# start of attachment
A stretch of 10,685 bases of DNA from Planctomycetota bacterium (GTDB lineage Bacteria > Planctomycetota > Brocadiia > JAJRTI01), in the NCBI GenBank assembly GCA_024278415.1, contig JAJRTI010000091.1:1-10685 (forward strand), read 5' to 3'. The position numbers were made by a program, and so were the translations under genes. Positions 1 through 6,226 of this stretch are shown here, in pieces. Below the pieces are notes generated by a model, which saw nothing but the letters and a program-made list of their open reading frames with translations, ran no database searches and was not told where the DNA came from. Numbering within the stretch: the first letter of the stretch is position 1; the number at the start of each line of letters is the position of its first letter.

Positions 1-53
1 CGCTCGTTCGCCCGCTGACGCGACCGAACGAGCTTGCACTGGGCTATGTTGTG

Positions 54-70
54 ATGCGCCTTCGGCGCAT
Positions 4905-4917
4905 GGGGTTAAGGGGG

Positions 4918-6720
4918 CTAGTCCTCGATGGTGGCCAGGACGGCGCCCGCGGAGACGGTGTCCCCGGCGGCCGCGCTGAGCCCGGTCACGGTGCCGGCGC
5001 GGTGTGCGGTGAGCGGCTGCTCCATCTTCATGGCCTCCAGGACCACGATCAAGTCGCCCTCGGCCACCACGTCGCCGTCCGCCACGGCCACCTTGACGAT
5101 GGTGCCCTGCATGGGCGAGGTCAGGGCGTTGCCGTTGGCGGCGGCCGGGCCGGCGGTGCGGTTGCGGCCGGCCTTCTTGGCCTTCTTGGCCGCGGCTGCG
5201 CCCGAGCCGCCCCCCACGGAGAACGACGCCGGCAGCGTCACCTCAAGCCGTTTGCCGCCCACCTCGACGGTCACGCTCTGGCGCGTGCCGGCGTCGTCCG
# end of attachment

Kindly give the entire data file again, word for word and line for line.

A stretch of 10,685 bases of DNA from Planctomycetota bacterium (GTDB lineage Bacteria > Planctomycetota > Brocadiia > JAJRTI01), in the NCBI GenBank assembly GCA_024278415.1, contig JAJRTI010000091.1:1-10685 (forward strand), read 5' to 3'. The position numbers were made by a program, and so were the translations under genes. Positions 1 through 6,226 of this stretch are shown here, in pieces. Below the pieces are notes generated by a model, which saw nothing but the letters and a program-made list of their open reading frames with translations, ran no database searches and was not told where the DNA came from. Numbering within the stretch: the first letter of the stretch is position 1; the number at the start of each line of letters is the position of its first letter.

Positions 1-53
1 CGCTCGTTCGCCCGCTGACGCGACCGAACGAGCTTGCACTGGGCTATGTTGTG

Positions 54-70
54 ATGCGCCTTCGGCGCAT
Positions 4905-4917
4905 GGGGTTAAGGGGG

Positions 4918-6720
4918 CTAGTCCTCGATGGTGGCCAGGACGGCGCCCGCGGAGACGGTGTCCCCGGCGGCCGCGCTGAGCCCGGTCACGGTGCCGGCGC
5001 GGTGTGCGGTGAGCGGCTGCTCCATCTTCATGGCCTCCAGGACCACGATCAAGTCGCCCTCGGCCACCACGTCGCCGTCCGCCACGGCCACCTTGACGAT
5101 GGTGCCCTGCATGGGCGAGGTCAGGGCGTTGCCGTTGGCGGCGGCCGGGCCGGCGGTGCGGTTGCGGCCGGCCTTCTTGGCCTTCTTGGCCGCGGCTGCG
5201 CCCGAGCCGCCCCCCACGGAGAACGACGCCGGCAGCGTCACCTCAAGCCGTTTGCCGCCCACCTCGACGGTCACGCTCTGGCGCGTGCCGGCGTCGTCCG